In late 1944 a radar-equipped Vickers Wellington bomber was modified for use by the RAF’s Fighter Interception Unit as an Airborne Early Warning and Control aircraft. Flying at an altitude of 4,000 feet (1,200 m) over the North Sea, it directed Mosquito fighters charged with intercepting He 111s from Dutch airbases that sought to launch V-1s from the air.
In June 1944, the home-based night fighter squadrons were suddenly pitched into a defensive battle against the first of Hitler’s `revenge weapons’ – the V-1 flying bomb. The Mosquitoes opened their score against the V-1s on the night of 15/16 June, when a Mosquito VI of No. 605 Squadron from Manston (Flight Lieutenant J. G. Musgrave and Flight Sergeant Sanewell) exploded one over the Channel. Four Mosquito squadrons – Nos 96, 219, 409 and 418 – were assigned exclusively to anti-flying bomb operations, known as Diver patrols, and were joined later in June by Nos 85, 157 and 456. Other squadrons operated against the V-1s on a part-time basis, as priority was given to patrolling the Normandy beachhead. Between them, the seven full-time anti-Diver Mosquito squadrons claimed 471 flying bombs, while the part-timers claimed 152 to give a combined total of 623, or about one-third of the RAF’s total claim against the V-1s.
The Mosquito squadrons began to take losses in the later phases of the campaign against the V-1. In September 1944, with their bases in the Pas de Calais overrun by the Allied advance, the enemy began flying bomb attacks on London and other UK targets, such as Portsmouth and Southampton, with V-1s air-launched from Heinkel He 111s of KG 53. Later in September air launches were made against east coast targets from positions off the Dutch coast. Catching the Heinkel launchers was very difficult, for they flew slowly at low level, and several Mosquitoes were lost to return fire, or because they stalled at low speed while trying to intercept. In an attempt to improve interception rates, a radar picket ship, the frigate HMS Caicos, and a specially equipped radar Wellington of the Fighter Interception Unit were used to direct the Mosquitoes, which patrolled over the sea at about 4,000 feet between Britain and Holland. These operations continued until 14 January 1945, by which time KG 53 had lost seventy-seven aircraft, forty-one of them on operations.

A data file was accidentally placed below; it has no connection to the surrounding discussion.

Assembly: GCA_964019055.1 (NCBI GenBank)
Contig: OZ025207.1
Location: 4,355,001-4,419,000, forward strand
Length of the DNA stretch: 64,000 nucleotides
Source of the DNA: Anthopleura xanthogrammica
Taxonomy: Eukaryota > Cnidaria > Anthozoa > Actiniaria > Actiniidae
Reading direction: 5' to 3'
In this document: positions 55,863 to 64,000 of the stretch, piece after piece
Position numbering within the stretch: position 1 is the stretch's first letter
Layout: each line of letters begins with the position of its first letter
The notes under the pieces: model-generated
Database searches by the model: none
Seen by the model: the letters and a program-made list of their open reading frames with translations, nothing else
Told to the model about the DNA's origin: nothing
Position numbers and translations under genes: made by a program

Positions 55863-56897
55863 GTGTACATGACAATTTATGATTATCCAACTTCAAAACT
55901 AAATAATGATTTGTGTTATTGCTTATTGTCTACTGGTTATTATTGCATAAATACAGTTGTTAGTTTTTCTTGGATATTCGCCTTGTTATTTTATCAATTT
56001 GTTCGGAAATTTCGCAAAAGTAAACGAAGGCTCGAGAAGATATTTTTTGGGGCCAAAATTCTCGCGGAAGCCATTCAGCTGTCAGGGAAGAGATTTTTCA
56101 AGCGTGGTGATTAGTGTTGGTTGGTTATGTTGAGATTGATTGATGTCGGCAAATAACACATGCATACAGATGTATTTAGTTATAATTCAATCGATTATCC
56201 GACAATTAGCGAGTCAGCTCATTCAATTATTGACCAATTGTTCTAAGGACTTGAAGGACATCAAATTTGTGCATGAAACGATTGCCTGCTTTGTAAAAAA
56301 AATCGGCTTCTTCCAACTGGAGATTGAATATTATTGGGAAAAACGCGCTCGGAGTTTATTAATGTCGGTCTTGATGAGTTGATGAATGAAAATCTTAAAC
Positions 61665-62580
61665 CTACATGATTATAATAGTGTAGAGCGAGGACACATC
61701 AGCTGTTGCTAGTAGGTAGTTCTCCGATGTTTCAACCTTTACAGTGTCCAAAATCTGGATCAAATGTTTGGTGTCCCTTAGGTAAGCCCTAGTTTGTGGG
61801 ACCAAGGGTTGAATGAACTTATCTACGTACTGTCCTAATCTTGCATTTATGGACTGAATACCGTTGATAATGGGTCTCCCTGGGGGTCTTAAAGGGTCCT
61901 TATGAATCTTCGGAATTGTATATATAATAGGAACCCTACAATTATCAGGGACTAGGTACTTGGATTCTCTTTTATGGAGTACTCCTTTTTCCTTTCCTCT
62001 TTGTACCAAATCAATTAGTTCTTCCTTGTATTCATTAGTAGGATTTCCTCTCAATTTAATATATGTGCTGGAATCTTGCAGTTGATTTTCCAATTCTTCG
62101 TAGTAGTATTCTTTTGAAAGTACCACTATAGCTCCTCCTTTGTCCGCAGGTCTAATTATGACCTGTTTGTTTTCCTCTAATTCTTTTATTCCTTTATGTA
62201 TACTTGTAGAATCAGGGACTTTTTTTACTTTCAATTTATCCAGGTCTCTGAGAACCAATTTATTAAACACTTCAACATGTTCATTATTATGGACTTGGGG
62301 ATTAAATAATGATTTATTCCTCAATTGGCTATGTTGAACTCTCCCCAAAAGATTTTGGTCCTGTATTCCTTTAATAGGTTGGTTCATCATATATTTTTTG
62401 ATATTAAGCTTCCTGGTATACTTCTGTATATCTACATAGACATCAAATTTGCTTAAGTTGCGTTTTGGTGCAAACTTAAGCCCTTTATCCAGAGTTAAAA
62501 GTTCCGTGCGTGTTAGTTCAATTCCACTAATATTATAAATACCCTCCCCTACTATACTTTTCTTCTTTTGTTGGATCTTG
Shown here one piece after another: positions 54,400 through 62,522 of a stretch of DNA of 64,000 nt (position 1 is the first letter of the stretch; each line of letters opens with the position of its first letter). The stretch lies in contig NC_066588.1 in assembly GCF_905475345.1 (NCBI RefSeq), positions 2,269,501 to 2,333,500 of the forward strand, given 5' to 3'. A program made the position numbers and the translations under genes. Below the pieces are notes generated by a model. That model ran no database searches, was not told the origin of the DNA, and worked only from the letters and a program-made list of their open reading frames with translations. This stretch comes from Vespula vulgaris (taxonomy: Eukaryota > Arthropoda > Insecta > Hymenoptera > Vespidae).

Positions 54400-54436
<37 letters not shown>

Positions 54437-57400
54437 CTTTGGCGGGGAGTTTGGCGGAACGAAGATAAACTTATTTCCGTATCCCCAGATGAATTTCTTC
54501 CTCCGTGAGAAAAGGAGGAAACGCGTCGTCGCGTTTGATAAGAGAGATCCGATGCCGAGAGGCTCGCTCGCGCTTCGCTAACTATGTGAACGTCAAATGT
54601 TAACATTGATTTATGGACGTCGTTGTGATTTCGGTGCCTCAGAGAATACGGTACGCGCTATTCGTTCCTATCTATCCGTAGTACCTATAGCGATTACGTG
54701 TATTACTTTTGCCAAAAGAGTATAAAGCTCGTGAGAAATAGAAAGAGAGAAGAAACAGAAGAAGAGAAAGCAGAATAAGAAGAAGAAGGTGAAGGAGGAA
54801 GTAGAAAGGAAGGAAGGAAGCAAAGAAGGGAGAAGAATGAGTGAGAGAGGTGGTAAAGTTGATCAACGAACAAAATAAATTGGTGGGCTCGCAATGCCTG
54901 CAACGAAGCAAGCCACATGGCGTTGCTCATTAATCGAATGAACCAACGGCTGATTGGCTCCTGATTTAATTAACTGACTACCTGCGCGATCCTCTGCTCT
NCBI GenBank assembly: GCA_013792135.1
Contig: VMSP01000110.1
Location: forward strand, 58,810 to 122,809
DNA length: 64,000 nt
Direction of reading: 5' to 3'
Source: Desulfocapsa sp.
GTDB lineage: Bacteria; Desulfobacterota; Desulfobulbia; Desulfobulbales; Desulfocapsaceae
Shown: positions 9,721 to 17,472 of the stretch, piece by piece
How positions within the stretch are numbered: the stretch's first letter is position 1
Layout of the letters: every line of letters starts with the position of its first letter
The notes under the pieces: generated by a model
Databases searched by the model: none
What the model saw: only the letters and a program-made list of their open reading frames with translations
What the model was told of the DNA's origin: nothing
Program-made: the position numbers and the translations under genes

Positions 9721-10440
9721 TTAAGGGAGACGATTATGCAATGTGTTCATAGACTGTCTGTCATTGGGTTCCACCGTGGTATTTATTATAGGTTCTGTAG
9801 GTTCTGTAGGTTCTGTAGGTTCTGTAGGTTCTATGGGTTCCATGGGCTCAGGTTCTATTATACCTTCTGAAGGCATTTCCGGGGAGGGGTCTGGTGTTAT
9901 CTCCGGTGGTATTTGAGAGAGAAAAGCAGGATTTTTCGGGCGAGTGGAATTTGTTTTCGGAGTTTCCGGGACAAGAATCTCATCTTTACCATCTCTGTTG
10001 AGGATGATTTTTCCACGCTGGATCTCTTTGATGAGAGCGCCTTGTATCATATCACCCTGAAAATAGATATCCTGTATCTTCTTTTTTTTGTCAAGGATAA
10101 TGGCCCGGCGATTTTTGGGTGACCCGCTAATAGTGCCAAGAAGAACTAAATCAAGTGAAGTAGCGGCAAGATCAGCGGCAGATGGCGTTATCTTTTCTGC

Although pulled back to airfields in Germany, KG 53 was not quite finished with the air launched missile programme. Firings continued throughout December and drew in another innovation as a counter to their attacks on Britain. Throughout 1941 and on into 1942 and 1943, the Telecommunications Research Establishment (TRE) had conducted a series of operational experiments using a Wellington bomber in the ‘Air Control of Interception’ (ACI) role, or what today would be called ‘Airborne Early Warning’ (AEW). First mooted in August 1941 by Watson Watt in his capacity as DCD, as a means of directing fighters onto the Focke Wulf Fw 200 Condor patrols in the North Atlantic, TRE had equipped Wellington Ic, R1629, with a rotating Yagi dipole array, an ASV Mk.II receiver, a special high powered transmitter and a nine inch (23cm) PPI display. Successfully trialled several times in 1942 and 1943, but dismantled in April 1943, R1629 was written off in a ground accident the following October. During January 1945 the Fighter Interception Development Squadron (FIDS), a part of the recently created Central Fighter Establishment (CFE) which was raised to supersede Fighter Interception Unit (FIU) in October 1944, undertook a series of trials at Ford and Manston in the ACI role under the codename Operation Vapour.
Using an ex-Coastal Command Wellington fitted with an ASV Mk.VI radar and PPI display, these trials were practised in the Channel during the hours of daylight in early January 1945 and flown operationally off the Dutch coast at very low level, in the company of five Mosquito night-fighters. Using the Rebecca/Eureka beacons system to maintain a formation, the set-up was controlled by a New Zealand civilian scientist, Mr E.J. Smith, from the Wellington, who provided vectors to likely targets for the accompanying Mosquitoes. Overall, the results proved disappointing since the sea returns restricted the ACI’s maximum range when flying at low level, but ranges of 14 miles (22.5 km) were recorded at higher altitudes – which were twice as good as the Mosquito’s AI Mk.X. However, at the critical point the Luftwaffe ceased air-launching operations on 14 January and the ACI project was allowed to fall into abeyance.